21. Population Projections of the United States by Age, Sex, Race and Hispanic Origin: 1995 to 2050 - Middle Series, Vital Rate Inputs, U. S. Bureau of the Census, Population Division (1996). Table B-1. By contrast, the life expectancy for a white male is 74.2 years.
  22. W. Michael Cox and Richard Alm, Myths of Rich and Poor: Why We're Better Off Than We Think (New York: Basic Books, 1999), p. 56.
  23. Social Security Advisory Board, p. 25.
  24. Social Security Advisory Board, p. 23.
  25. See Martin Feldstein, "The Missing Piece in Policy Analysis: Social Security Reform," National Bureau of Economic Research, Working Paper 5413, January 1996. Also see Chris Edwards, Economic Benefits of Personal Income Tax Rate Reductions (Washington, D.C.: U.S. Congress, Joint Economic Committee, April 2001). Available online at http://www.house.gov/jec/tax/taxrates/taxrates.pdf.
  26. Stephen J. Entin, "Reducing the Social Security Benefits Tax," National Center for Policy Analysis, NCPA Brief Analysis No. 332, August 10, 2000.
  27. An average indexed monthly earning (AIME) is calculated for each worker, which includes all the Social Security taxes the worker paid each year from 1951 to the present. This amount is indexed for inflation. From these annual earnings, the worker's highest-earning 35 years are selected, added and divided by 420 (the number of months in 35 years). This monthly number is the worker's AIME. Next, each worker's primary insurance amount (PIA) is calculated, which is the basic monthly benefit the worker will receive. It is derived from the worker's AIME by applying a progressive benefit formula. The PIA is indexed for inflation through annual cost-of-living increases (COLAs). The formulas are skewed so that lower-income people receive a higher benefit relative to the amount of taxes they paid in than higher-income people. The formula could be altered by expanding the 35-year limit to include more lower-earning years, thus reducing the average earnings and therefore benefits. In addition, the PIA formula could be rewritten to replace less of a worker's preretirement income, thus decreasing monthly benefit payments.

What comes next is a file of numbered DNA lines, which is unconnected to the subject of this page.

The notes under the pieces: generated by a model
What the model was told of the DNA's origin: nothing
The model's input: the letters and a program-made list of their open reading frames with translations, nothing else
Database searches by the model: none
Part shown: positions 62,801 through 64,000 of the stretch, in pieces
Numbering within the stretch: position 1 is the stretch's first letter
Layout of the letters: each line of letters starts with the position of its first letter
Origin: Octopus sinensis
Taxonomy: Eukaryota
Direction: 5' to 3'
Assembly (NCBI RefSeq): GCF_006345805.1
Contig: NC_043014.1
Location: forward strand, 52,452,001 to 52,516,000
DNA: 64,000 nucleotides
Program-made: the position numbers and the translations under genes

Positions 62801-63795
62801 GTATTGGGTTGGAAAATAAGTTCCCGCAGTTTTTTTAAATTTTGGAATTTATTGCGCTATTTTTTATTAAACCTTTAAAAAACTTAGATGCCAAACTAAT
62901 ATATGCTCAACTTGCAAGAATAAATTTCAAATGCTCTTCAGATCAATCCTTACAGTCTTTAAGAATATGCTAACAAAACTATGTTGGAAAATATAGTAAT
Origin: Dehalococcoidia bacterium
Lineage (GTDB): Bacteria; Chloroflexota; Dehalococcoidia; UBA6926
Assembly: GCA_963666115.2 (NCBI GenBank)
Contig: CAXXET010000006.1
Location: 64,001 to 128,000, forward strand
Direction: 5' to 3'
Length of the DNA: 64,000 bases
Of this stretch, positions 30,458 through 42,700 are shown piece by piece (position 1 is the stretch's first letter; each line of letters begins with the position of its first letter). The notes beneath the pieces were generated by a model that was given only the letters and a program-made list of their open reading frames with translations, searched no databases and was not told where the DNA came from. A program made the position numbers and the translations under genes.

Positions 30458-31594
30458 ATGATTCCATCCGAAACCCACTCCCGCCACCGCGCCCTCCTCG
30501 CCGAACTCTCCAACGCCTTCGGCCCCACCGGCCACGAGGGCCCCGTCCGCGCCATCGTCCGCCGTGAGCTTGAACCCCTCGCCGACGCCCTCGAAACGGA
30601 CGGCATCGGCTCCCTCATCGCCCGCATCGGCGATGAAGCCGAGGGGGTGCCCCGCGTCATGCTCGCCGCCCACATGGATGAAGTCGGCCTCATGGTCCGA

28. NCPA calculations based on the 2001 Social Security Trustees Report.
  29. Liqun Liu, Andrew Rettenmaier and Thomas Saving, "Saving the Surplus," National Center for Policy Analysis, NCPA Policy Report No. 241, January 2001.
  30. Ibid.
  31. Ibid.
  32. 2001 Social Security Trustees Report, Table V.A2. p. 75.
  33. Anne Swardson, "Pensions Threaten European Economies," Washington Post, April 26, 2000, p. A1.
  34. The White House Bulletin, "Germany Adopts Plan to Partially Privatize National Retirement System," Bulletin News Network, Inc., May 11, 2001.
  35. Luis Larrain, "Privatizing Social Security in Latin America," National Center for Policy Analysis, NCPA Policy Report No. 221, January 1999.
  36. Peter J. Ferrara, John C. Goodman and Merrill Matthews Jr., "Private Alternatives to Social Security in Other Countries," National Center for Policy Analysis, NCPA Policy Report No. 200, October 1995.
  37. Report of the 1994-1996 Advisory Council on Social Security, Vol. I: Findings and Recommendations, Washington, D.C., 1997.
  38. Glenn Kessler, "Clinton Eyed Private Social Security Accounts," Washington Post, June 28, 2001, p. A6.